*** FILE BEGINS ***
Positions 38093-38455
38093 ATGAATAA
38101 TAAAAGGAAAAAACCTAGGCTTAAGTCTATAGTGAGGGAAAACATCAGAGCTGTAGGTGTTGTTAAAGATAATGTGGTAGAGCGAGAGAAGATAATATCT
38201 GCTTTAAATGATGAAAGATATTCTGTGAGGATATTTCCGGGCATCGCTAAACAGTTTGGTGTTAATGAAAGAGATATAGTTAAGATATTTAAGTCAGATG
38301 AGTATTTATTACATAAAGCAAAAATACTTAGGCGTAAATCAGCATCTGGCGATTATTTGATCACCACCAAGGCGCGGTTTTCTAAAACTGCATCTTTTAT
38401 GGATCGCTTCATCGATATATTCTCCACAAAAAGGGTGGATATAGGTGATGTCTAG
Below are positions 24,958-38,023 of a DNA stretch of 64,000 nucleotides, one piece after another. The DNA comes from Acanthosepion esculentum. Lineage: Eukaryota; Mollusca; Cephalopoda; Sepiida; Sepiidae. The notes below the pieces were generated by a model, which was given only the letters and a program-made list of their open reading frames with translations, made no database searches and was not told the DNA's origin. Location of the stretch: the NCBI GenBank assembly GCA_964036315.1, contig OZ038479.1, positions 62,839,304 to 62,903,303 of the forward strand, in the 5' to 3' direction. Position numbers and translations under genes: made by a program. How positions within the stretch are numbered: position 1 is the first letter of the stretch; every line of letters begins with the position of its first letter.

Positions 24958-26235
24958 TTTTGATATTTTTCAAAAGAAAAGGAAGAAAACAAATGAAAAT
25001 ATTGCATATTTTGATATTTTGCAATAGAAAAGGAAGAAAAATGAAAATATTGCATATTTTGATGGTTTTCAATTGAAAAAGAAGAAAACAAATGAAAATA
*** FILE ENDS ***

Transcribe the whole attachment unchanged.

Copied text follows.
Positions 38093-38455
38093 ATGAATAA
38101 TAAAAGGAAAAAACCTAGGCTTAAGTCTATAGTGAGGGAAAACATCAGAGCTGTAGGTGTTGTTAAAGATAATGTGGTAGAGCGAGAGAAGATAATATCT
38201 GCTTTAAATGATGAAAGATATTCTGTGAGGATATTTCCGGGCATCGCTAAACAGTTTGGTGTTAATGAAAGAGATATAGTTAAGATATTTAAGTCAGATG
38301 AGTATTTATTACATAAAGCAAAAATACTTAGGCGTAAATCAGCATCTGGCGATTATTTGATCACCACCAAGGCGCGGTTTTCTAAAACTGCATCTTTTAT
38401 GGATCGCTTCATCGATATATTCTCCACAAAAAGGGTGGATATAGGTGATGTCTAG
Below are positions 24,958-38,023 of a DNA stretch of 64,000 nucleotides, one piece after another. The DNA comes from Acanthosepion esculentum. Lineage: Eukaryota; Mollusca; Cephalopoda; Sepiida; Sepiidae. The notes below the pieces were generated by a model, which was given only the letters and a program-made list of their open reading frames with translations, made no database searches and was not told the DNA's origin. Location of the stretch: the NCBI GenBank assembly GCA_964036315.1, contig OZ038479.1, positions 62,839,304 to 62,903,303 of the forward strand, in the 5' to 3' direction. Position numbers and translations under genes: made by a program. How positions within the stretch are numbered: position 1 is the first letter of the stretch; every line of letters begins with the position of its first letter.

Positions 24958-26235
24958 TTTTGATATTTTTCAAAAGAAAAGGAAGAAAACAAATGAAAAT
25001 ATTGCATATTTTGATATTTTGCAATAGAAAAGGAAGAAAAATGAAAATATTGCATATTTTGATGGTTTTCAATTGAAAAAGAAGAAAACAAATGAAAATA